Erdoğan’s Inherited Dilemma 
It is very difficult for outside observers to decide to what extent we owe these changes to Prime Minister Recep Tayyip Erdoğan, the AKP leader, or if they should be seen as an inevitable outcome of the overall changes Turkey is witnessing since the end of direct military rule in the 1980s.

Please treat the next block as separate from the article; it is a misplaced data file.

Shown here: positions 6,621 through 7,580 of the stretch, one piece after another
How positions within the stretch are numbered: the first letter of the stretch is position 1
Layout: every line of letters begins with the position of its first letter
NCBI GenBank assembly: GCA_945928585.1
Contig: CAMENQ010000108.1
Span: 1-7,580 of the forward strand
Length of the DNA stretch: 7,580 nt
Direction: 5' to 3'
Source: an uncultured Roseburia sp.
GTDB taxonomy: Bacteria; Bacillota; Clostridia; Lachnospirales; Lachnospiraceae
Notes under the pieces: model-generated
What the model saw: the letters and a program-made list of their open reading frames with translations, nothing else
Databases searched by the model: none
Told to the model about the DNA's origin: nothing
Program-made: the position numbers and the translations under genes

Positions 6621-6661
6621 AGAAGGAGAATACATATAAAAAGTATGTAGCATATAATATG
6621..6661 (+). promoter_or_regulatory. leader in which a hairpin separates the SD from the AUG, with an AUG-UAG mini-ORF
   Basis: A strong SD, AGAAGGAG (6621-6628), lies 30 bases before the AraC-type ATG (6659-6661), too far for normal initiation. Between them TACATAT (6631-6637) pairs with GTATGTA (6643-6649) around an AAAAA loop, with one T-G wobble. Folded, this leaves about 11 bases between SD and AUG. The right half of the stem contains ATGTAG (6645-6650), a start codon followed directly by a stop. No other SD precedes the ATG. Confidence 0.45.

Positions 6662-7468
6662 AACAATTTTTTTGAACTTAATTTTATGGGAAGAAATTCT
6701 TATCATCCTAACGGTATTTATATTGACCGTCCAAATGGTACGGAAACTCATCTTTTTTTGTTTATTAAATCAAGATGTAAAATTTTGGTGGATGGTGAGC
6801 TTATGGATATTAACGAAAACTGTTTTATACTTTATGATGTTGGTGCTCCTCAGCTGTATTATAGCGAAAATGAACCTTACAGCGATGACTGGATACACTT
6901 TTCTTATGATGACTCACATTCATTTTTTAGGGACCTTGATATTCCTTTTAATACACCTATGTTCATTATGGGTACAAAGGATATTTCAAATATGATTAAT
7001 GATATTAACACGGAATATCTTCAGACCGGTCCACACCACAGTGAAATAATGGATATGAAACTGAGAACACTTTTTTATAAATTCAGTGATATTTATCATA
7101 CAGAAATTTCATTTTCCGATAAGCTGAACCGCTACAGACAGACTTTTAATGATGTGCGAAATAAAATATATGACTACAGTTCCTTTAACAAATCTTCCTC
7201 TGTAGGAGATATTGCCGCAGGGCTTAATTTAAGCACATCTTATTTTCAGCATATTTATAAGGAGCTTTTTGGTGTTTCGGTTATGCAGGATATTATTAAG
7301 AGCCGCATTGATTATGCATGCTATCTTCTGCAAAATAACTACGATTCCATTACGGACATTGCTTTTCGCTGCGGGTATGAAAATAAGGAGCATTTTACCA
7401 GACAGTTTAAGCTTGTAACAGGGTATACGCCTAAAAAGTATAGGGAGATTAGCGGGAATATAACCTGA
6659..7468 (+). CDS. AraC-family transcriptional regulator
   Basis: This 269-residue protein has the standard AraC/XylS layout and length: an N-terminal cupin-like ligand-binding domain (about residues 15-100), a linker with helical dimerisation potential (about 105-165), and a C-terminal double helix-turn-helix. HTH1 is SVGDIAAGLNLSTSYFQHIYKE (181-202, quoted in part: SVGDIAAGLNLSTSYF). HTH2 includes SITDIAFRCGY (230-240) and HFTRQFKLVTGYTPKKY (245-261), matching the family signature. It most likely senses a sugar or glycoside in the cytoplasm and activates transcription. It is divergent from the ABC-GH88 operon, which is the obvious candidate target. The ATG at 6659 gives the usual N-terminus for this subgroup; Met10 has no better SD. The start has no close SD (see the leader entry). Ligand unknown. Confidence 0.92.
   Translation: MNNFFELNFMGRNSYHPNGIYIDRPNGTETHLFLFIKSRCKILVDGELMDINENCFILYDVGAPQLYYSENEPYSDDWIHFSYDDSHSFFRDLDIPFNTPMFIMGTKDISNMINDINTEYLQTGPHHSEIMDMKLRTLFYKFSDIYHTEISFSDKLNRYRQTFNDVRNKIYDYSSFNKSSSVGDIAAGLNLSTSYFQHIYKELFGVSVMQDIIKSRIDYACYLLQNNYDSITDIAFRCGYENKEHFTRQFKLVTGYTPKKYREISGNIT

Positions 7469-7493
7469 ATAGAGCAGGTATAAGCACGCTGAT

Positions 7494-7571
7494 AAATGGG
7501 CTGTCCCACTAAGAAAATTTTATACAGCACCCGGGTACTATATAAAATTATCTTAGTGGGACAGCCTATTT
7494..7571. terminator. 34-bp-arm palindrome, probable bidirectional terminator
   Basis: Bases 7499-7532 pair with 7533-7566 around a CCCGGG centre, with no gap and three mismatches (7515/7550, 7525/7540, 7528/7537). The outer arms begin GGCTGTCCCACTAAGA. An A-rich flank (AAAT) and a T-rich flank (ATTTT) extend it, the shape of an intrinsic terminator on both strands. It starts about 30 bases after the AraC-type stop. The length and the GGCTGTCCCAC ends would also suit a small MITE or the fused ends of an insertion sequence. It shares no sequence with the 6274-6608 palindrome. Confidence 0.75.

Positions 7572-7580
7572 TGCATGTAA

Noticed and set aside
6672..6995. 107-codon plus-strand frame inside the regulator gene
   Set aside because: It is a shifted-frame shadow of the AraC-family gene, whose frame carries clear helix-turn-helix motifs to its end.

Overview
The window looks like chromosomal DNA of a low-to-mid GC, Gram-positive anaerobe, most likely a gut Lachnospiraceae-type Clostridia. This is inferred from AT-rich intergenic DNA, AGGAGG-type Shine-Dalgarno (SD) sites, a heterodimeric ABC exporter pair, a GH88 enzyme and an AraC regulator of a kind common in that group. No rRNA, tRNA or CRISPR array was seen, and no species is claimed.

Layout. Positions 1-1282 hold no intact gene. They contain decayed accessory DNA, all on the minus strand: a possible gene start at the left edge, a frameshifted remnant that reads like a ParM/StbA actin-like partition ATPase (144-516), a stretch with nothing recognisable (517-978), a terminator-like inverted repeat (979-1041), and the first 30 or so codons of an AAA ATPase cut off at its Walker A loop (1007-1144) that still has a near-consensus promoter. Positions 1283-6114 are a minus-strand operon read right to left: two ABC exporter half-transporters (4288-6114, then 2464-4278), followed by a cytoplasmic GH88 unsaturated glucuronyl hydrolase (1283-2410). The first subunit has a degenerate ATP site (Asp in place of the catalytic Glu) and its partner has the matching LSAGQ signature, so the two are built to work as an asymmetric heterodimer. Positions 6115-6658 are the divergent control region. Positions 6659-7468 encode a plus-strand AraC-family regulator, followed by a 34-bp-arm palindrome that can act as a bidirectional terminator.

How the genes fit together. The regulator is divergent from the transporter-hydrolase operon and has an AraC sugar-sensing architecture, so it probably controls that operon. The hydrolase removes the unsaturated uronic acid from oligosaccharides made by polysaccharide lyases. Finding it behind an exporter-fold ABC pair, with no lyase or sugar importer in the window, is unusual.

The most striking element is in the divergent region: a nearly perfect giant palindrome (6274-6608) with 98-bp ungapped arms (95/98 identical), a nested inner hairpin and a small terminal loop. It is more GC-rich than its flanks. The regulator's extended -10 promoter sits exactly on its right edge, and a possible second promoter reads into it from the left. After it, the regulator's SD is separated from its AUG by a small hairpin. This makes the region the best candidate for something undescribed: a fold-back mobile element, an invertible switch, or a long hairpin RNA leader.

The Young Turk leaders, who executed the genocide, fled the country toward the end of World War I. The next (and last) Ottoman government tried them in absentia, together with a number of their junior accomplices it had arrested. All were charged with unlawfully deporting the Armenians en masse and massacring them. Mustafa Kemal, who deserted the Ottoman government in 1919, was opposed to these trials. Under the republic, which he established, the memory of the Armenian Genocide was pushed into oblivion. Decades later, when the descendants of survivors began demanding acknowledgement and compensation, Ankara adopted a rigid attitude, denying that any genocide had occurred. It mobilized its diplomatic corps toward that end and sponsored researchers ready to justify its stand. In the official Turkish interpretation, it is admitted that some Armenians suffered during World War I, but this calamity was primarily the fault of the victims themselves, of the Allies (Britain, Russia, and France), and sometimes of Kurdish and Arab tribes in the area. Indeed, almost everybody is held responsible for ‘the Armenian tragedy’ except for Turks as an ethnic group, the Ottoman government, and its army. Prior to the rise of nationalism in 19th-century Middle East, this narrative goes, the different Ottoman ethnic groups–Turks and Armenians included–had lived peacefully together in Asia Minor for centuries. These arguments constitute essential pillars of the official interpretation of the modern Turkish republic’s ‘Immaculate Conception’–to borrow a metaphor coined by Israel’s so-called ‘New Historians’ some 25 years ago to describe their country’s Myth of Origin. Numerous Turkish academics and journalists widely reiterate this government-supported narrative to date. They reject that ‘the events of 1915’ were genocidal by questioning the occurrence of massacres during the deportations. They also argue that Turks cannot apologize for something that did not happen.